Jing started her conservation effort as a bird-watcher in 2006. She saw her first spoon-billed sandpiper in 2008, when she was a greenhand volunteer for the China Coastal Waterbird census team, and this changed her career path. In 2009, Jing and her team started the regular counts of waterbirds on the Yangkou mudflats and then expanded the survey sites to the whole of Rudong county and Dongtai Tiaozini in 2012, the most important stop-over sites for spoon-billed sandpiper and millions of other shorebirds in the Yellow Sea.
a rallying cry to conservationists, to work together to stem the decline of species worldwide. @RSPBScience has worked with partners around the globe to bring Asian vultures @SAVEVultures and spoon billed sandpipers #savespoonie back from the brink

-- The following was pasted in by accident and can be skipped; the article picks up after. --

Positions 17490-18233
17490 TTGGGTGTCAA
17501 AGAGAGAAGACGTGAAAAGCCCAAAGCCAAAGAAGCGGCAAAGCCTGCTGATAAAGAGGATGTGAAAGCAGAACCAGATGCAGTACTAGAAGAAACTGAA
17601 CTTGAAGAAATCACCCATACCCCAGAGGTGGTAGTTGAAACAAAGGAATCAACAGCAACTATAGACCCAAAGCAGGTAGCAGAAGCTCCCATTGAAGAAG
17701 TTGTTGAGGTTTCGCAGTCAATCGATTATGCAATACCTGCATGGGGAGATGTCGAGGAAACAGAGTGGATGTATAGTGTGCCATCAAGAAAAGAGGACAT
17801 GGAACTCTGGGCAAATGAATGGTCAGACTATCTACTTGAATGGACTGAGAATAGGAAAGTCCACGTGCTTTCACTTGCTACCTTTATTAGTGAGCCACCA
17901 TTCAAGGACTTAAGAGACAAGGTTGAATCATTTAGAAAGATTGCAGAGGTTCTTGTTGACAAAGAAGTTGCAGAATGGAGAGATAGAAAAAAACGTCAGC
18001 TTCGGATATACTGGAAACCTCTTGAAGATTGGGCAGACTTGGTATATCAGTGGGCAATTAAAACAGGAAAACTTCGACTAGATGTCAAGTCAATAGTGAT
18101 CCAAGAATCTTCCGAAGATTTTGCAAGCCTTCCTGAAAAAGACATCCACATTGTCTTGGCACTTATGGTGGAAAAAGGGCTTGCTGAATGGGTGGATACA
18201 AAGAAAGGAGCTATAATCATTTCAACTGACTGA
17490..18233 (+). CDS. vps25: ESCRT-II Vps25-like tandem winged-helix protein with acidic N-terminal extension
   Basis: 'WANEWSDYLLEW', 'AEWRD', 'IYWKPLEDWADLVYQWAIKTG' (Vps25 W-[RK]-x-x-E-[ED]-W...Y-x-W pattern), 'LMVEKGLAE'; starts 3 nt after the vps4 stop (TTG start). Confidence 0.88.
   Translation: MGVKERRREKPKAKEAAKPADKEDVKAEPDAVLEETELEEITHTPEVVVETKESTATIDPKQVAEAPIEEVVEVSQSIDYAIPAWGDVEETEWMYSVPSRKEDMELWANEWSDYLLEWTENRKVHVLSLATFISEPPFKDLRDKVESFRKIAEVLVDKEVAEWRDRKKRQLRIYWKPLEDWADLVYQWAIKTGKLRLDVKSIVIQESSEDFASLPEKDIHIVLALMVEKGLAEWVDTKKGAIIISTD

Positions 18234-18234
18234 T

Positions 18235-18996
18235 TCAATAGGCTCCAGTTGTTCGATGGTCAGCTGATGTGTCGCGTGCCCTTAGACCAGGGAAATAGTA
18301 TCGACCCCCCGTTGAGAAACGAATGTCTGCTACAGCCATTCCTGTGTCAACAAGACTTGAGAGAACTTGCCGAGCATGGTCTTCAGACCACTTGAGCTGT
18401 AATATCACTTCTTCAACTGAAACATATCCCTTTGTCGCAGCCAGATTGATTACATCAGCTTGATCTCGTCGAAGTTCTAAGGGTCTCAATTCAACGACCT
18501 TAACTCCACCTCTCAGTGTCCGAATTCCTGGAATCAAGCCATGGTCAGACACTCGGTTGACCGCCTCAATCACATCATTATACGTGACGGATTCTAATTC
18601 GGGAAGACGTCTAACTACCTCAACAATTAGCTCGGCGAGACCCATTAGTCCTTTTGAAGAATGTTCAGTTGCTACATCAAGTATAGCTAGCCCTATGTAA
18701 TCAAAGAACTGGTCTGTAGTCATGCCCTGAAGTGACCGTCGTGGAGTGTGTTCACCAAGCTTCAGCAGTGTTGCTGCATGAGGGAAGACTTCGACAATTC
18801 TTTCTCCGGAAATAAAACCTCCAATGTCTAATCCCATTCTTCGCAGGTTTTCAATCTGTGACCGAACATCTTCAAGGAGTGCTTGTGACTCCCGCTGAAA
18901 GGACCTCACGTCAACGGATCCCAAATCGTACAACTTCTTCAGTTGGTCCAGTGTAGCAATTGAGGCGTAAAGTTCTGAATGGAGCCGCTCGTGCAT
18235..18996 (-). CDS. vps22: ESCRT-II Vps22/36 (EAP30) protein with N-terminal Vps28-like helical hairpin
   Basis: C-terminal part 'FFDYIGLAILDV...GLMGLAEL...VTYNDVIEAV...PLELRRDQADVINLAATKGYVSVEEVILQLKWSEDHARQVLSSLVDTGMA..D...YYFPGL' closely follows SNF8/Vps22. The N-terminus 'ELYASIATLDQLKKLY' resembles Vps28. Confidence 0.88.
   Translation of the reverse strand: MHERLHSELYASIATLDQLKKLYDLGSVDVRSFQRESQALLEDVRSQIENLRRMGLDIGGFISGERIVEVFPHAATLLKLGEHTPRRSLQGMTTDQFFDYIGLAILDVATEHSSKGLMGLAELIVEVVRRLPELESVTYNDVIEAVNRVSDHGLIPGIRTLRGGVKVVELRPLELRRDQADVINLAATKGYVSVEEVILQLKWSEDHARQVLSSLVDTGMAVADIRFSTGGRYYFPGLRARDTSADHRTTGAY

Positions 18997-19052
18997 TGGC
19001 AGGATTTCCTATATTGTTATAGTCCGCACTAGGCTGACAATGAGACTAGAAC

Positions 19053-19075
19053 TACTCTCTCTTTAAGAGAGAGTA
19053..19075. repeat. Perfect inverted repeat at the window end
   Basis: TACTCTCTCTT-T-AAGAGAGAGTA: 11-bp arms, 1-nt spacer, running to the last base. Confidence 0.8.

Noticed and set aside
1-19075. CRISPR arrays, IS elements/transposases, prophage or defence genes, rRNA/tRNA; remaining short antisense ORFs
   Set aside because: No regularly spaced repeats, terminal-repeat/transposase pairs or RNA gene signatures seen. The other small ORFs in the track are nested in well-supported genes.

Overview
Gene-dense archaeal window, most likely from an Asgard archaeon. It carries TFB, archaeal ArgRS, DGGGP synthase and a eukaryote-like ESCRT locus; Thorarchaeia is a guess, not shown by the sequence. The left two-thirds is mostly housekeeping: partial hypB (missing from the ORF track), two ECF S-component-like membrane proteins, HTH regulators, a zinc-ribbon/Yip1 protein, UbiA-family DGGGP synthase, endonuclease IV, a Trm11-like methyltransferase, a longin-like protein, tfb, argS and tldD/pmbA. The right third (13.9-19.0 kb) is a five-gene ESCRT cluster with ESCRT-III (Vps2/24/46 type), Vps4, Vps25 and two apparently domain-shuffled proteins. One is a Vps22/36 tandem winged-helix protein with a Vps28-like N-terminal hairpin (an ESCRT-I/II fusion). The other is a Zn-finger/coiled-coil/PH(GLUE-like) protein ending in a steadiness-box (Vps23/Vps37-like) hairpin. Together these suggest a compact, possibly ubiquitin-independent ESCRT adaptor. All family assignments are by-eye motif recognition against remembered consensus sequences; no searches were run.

We have a few years we’re given on this earth to make it a little better than we found it. All of the easy problems were solved before we arrived. Here’s to finding partners, heroes, mentors and soulmates who keep us focused on tackling the problems we can solve together.
The adventures of Lime 07. This super spoonie #ASAPSpecies became the first ever recorded Spoon-billed Sandpiper in Indonesia! https://t.co/U1AAznzzj0 @BazWWT @WWTworldwide @BirdLife_News #savespoonie2